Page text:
The whole family/friend owned business thing is adorable.
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Seriously, how cute are they? (By the way, I don't know these people personally. I just like what they're doing. I'm not a creepy stalker, I swear. The photo was right on their Facebook page. Really.)

Anyway. As with the cafe, the place owes much of its decor to IKEA, but that's just fine. The owners have done wonders with the space. Before they took it over, the building was practically derelict. The renovation has improved it massively.
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In general, I'm into supporting local businesses like this one, but even if I wasn't enamoured with the the whole Clay/CocoaLatte story and the neat indie aesthetic, there are things about the new boutique that I would love:

1. I no longer have to leave the neighbourhood to drool over Le Creuset! Hurray!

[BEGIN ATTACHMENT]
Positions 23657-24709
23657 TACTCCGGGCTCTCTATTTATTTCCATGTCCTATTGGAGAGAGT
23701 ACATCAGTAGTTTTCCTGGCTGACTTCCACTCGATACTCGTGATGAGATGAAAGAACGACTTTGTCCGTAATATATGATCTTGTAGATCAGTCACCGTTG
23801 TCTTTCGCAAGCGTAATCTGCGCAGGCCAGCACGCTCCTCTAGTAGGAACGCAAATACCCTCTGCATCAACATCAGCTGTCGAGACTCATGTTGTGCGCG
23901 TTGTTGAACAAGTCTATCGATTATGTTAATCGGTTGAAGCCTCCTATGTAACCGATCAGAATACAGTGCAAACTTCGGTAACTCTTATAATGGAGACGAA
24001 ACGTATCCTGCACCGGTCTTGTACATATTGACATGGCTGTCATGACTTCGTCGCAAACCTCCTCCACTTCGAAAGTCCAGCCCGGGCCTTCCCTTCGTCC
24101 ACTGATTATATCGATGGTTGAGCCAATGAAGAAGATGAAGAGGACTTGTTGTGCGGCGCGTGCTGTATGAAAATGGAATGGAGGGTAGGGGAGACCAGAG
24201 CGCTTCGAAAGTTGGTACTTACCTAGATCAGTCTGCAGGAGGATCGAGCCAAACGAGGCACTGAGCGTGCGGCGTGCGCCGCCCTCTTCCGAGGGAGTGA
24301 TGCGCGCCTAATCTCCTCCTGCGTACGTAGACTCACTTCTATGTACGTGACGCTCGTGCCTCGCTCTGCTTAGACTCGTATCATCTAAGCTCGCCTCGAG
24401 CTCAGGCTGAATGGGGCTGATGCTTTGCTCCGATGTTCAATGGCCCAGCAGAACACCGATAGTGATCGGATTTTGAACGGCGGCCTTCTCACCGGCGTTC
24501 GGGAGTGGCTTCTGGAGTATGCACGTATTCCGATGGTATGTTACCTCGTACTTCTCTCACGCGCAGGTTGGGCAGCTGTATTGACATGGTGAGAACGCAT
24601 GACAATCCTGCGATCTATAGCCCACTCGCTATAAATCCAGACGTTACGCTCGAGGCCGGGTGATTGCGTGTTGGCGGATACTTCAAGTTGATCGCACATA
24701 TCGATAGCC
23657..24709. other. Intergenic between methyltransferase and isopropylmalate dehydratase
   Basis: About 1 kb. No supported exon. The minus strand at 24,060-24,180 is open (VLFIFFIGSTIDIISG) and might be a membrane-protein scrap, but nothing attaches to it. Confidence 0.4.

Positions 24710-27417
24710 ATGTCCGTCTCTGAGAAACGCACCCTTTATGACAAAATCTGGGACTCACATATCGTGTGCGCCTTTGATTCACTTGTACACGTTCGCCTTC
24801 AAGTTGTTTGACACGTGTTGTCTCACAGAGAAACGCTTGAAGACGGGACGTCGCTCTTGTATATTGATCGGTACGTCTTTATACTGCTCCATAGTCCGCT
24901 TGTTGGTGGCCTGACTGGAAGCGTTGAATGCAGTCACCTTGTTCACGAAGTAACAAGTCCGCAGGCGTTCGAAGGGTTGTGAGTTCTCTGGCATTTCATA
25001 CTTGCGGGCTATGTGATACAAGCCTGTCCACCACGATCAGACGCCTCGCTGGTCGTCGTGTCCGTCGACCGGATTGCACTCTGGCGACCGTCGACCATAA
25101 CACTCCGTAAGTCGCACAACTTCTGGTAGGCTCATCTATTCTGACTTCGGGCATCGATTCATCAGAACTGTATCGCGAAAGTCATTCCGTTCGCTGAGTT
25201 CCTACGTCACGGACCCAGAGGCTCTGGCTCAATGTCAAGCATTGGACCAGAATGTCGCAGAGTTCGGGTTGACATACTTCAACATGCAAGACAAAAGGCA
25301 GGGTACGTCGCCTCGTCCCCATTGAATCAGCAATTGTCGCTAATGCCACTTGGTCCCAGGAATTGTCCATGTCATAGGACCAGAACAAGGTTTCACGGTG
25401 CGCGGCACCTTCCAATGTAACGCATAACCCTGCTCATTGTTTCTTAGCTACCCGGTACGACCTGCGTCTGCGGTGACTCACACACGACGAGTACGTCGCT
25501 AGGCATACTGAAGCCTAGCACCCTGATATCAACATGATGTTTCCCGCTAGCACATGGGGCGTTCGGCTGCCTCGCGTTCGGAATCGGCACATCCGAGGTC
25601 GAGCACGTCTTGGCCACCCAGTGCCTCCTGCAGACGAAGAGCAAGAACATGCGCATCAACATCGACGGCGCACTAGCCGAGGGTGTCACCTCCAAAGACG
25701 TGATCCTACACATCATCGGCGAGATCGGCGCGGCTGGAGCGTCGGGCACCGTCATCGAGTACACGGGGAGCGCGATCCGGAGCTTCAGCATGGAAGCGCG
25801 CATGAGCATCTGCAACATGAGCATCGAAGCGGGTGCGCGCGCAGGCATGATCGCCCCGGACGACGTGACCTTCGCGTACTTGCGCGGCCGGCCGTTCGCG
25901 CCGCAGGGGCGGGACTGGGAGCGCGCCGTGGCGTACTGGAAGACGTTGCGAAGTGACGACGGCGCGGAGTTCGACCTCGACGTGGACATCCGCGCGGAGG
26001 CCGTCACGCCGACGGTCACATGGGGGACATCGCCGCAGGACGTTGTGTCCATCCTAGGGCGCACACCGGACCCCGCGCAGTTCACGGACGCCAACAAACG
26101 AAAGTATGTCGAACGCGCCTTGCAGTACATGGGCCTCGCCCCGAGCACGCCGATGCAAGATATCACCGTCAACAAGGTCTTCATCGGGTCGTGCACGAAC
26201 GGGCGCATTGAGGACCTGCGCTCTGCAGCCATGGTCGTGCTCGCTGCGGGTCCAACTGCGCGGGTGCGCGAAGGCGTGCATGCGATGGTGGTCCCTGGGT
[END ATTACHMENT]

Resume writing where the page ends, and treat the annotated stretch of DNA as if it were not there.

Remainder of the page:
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2. If stuck for a hostess/baby gift, they have chic things (from bibs to bowls) to choose from.
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3. The punchy orange and green decor is fresh and bright and very different from the soothing blue of CocoaLatte. And I like that vintage orange chair, the floors, and the little brick wall cut-out behind the cash too. 
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It's early days for this business and as a result, the store feels a teeny bit bare. I have a feeling that will change as time goes on. I really hope these guys succeed. While I'm bummed that the gentrification of the neighbourhood means I'll probably never be able to afford a house here, it's nice to see young people making cool stuff happen.

As you may know, if I could, I'd start a shop of my own. In the meantime, I'll just have to admire.

Clay
659 St. Clair Ave. W.
Toronto, ON
Phone @ CocoaLatte
(416) 792-8696